Lindsey House Christmas Project

13987431_1067856243300312_1826981919189952794_oFor the last two years, TAPA has chosen the Lindsey House as its primary community outreach project.  The Lindsey House is a local non-profit organization whose mission is to help mothers caring for children transition out of situational homelessness, learn important life skills, including money management and financial responsibility, and gain the confidence to become self-sufficient.  In the 2014-2016 time period, 24 mothers and 62 children were served by the Lindsey House, resulting in $99,927 saved by the mothers and $39,580 in debt paid off.  The average stay of a mother and her family is 16 months, and 11 women graduated from the program during that time period.  Lindsey House does not receive United Way funds and is completely dependent on its own fundraising efforts and corporate and private donations.

As we have learned more about the Lindsey House, TAPA has found this partnership incredibly gratifying.  In the past, we have provided Mother’s Day baskets to the Lindsey House residents and have thrown a “Back to School Bash” for children, in which we provided books for the Lindsey House library and monetary donations for the purchase of school supplies.  In October, the TAPA Board attended the Lindsey House’s primary annual fundraiser, the “Savor & Stroll” event in the Kendall-Whittier district.

IMG_5927In 2017, we decided to sponsor one of the Lindsey House families — a mother and her one-year-old daughter.  The mother provided a list of specific needs.  We raised $540 in donations from TAPA members, which enabled us to purchase everything on the mother’s list and a whole lot more!  With that money, we purchased:

  • 12 outfits
  • Three pairs of shoes
  • 10 books, including a child’s e-reader
  • Minnie Mouse comforter and pillow
  • Minnie Mouse doll
  • Three educational toys, including a tea set that teaches manners
  • DVD items for the mother
  • Three months of unlimited use bus passes
  • $100 gift card to Target
  • $100 gift card to JC Penney
  • Diapers

Just before Christmas, Community Outreach Chair Jaime McKay and TAPA Board member Christian Chicas delivered the gift-wrapped packages to the mother and daughter.  Both Jaime and Christian said that the experience was very touching.  A big thanks is given to Jaime for her hard work in doing the shopping and gift-wrapping.

TAPA is very happy to continue its relationship with the Lindsey House in 2018.  To read more about this organization’s mission, visit its website.

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Commonly Confused Words, Part 2

writing-quotes-grammarThe English language has many words that are easily confused.  Words that sound alike or look alike can have completely different meanings.

It is imperative that legal professionals have superior communications skills.   Poor grammar can tarnish a reputation and image very quickly.  This is part two of our series on commonly confused words.

Its and It’s

While the differences between these words may seem obvious, misuse of these words is the leading grammatical error.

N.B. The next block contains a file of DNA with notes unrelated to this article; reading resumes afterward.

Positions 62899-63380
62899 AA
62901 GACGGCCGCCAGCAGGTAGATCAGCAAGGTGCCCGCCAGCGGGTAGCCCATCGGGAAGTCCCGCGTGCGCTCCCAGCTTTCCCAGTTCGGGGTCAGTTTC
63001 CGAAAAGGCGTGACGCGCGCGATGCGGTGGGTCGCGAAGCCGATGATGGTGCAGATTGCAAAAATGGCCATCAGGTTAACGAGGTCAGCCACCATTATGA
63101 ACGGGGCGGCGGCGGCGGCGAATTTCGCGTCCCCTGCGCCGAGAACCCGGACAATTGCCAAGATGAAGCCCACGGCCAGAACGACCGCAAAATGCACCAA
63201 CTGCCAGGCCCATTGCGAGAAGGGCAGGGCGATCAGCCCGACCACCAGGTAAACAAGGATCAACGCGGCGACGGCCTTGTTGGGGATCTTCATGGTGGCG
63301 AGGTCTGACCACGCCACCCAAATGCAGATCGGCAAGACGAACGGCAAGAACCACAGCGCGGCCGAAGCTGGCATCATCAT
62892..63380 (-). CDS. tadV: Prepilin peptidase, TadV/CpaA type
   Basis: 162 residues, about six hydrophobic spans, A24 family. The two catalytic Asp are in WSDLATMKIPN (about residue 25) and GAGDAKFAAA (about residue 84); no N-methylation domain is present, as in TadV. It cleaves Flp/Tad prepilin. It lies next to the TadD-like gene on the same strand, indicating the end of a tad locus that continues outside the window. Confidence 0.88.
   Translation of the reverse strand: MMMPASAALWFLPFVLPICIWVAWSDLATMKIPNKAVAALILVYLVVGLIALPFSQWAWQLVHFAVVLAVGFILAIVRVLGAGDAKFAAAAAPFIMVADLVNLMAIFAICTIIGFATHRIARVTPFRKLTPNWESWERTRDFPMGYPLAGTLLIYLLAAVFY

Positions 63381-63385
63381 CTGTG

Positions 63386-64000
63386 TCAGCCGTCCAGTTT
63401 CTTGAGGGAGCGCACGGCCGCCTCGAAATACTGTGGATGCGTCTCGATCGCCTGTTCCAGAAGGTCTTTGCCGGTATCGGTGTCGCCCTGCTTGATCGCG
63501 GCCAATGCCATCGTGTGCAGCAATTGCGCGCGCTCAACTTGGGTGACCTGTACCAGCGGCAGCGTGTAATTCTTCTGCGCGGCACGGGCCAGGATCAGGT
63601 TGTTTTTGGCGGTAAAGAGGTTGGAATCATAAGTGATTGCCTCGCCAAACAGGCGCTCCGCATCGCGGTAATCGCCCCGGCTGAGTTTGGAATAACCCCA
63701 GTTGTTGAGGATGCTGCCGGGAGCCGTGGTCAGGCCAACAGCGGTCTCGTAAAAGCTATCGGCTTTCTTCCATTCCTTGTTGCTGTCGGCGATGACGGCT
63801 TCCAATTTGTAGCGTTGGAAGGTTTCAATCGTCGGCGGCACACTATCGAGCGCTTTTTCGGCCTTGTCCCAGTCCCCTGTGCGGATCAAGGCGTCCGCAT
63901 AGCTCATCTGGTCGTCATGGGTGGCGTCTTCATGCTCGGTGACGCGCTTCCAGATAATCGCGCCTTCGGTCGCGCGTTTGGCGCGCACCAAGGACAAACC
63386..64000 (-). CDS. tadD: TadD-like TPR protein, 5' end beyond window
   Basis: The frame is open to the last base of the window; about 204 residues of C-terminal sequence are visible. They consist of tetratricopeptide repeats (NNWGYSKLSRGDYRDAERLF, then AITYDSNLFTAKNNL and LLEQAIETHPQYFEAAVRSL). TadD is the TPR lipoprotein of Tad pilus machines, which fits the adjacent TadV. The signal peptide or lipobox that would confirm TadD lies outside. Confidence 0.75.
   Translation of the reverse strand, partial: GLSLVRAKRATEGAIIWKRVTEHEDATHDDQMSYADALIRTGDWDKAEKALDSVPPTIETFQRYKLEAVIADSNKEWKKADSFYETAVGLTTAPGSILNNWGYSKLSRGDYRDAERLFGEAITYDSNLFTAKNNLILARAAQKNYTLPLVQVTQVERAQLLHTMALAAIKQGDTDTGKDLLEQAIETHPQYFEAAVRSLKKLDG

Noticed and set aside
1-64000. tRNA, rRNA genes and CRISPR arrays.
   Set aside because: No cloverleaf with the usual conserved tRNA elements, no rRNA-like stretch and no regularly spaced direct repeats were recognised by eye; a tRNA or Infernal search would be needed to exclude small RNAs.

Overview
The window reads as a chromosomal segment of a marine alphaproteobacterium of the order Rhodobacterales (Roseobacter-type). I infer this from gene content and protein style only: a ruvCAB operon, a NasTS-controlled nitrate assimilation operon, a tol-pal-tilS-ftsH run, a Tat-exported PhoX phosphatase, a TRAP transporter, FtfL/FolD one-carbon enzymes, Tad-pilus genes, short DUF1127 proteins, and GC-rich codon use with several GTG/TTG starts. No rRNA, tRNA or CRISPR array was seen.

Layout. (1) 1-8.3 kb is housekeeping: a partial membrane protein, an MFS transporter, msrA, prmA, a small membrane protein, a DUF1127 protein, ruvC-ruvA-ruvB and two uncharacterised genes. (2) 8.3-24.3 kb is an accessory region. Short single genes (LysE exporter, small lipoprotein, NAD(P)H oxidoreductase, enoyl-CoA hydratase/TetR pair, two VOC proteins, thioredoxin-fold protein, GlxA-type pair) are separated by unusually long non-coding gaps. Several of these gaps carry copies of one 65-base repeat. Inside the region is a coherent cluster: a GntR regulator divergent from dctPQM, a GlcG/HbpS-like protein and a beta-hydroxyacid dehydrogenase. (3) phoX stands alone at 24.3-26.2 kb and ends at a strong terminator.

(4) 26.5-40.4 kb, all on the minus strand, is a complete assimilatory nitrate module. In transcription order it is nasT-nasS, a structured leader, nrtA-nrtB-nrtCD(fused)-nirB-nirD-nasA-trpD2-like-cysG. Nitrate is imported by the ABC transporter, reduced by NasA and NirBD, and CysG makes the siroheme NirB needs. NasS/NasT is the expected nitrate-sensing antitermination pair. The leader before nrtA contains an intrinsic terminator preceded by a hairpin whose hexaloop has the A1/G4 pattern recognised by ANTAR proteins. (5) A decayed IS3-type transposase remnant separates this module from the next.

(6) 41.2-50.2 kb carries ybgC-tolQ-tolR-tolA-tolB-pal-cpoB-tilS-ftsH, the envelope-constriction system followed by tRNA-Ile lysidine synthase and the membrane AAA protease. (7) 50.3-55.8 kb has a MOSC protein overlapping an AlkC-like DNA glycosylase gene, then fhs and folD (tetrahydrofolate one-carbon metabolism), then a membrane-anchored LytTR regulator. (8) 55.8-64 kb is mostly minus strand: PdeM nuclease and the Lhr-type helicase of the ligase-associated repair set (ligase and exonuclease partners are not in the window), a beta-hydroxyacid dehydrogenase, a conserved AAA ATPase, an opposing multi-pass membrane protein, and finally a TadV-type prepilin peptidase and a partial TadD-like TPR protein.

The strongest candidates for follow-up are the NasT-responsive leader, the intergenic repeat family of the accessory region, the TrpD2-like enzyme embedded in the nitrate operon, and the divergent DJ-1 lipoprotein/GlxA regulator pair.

It’s is a contraction of it is.  The confusion is that it seems as it should be the possessive version of the pronoun “it.”  One of the confusing quirks of the English language is that the possessive form of “it” does not have an apostrophe.  Thus, “its” is the possessive pronoun of “it.”

  • It’s very cold outside this morning. [Contraction of “it is”]
  • TAPA is celebrating its 35th anniversary this year. [Possessive of TAPA]
  • It’s time to go!
  • My hair seems to have a mind of its own.

They’re, Their, and There

They’re is a contraction of they are.  Their is a plural possessive of they.

  • They’re happy to be selected for the trial team.
  • The trial team members have been working very hard on their assigned tasks.

There has a variety of meanings.  

  • Used as a noun, there indicates a place or location.
    • I need to know how long it will take me to get from there to the courthouse.
  • As an adverb, there is the opposite of here.
    • Could you run by there and pick up my order?
    • Put the gifts there and join us in the dining room.
  • Used as a pronoun, there introduces a noun or a phrase.
    • There is too much street noise outside my office.
    • Are there nuts in these cookies?

Principal and Principle

Principal, when used as a noun, refers to head or chief.  In the U.S., it is most commonly used to refer to a head educator.  When used as an adjective, principal is used to describe something that is main or key.

Principal also has special meanings in finance and law.  In finance, principal refers to a loan amount requiring repayment.  In law, principal refers to a person having prime responsibility for an obligation or the main actor in the perpetuation of a crime.

  • Students who continually misbehave in class may find themselves in the principal’s office.
  • The drama department is holding auditions for the principal leads in the spring play.
  • By making payments above the minimum required payment on my mortgage, I hope to reduce the principal on the loan more quickly.

Principle is a noun that generally refers to the idea of a rule, belief, tenet, general law or a code of conduct.

  • As a matter of principle, I must take a stand against unethical conduct.

Complement and Compliment

Both of these words can be used as nouns and verbs, but have very different meanings.

A compliment is something said in admiration, praise or flattery.  It can also be used as a verb, when paying a compliment to someone.

  • My sister is always fishing for compliments about her long hair.
  • I don’t know whether to take your comment as a compliment or an insult.
  • I complimented my friend’s performance after her theater debut.

Complement is a noun that describes something which completes or brings to perfection.  Used as verb, complement means to make complete.

  • Red wine is a frequent complement to a dish with red meat; while white wine is the preferred complement to a poultry dish.
  • When I redecorated my home, I searched long and hard for the perfect drapes to complement my new furniture.

Capital and Capitol

Capital can be a noun or an adjective and can refer to uppercase letters, accumulated wealth, or the city that serves as the seat of government for a state or country.

  • Job titles such as doctor, lawyer, pastor, and teacher are generally not capitalized.
  • Specific names of places should begin with a capital letter, such as the Brooklyn Bridge.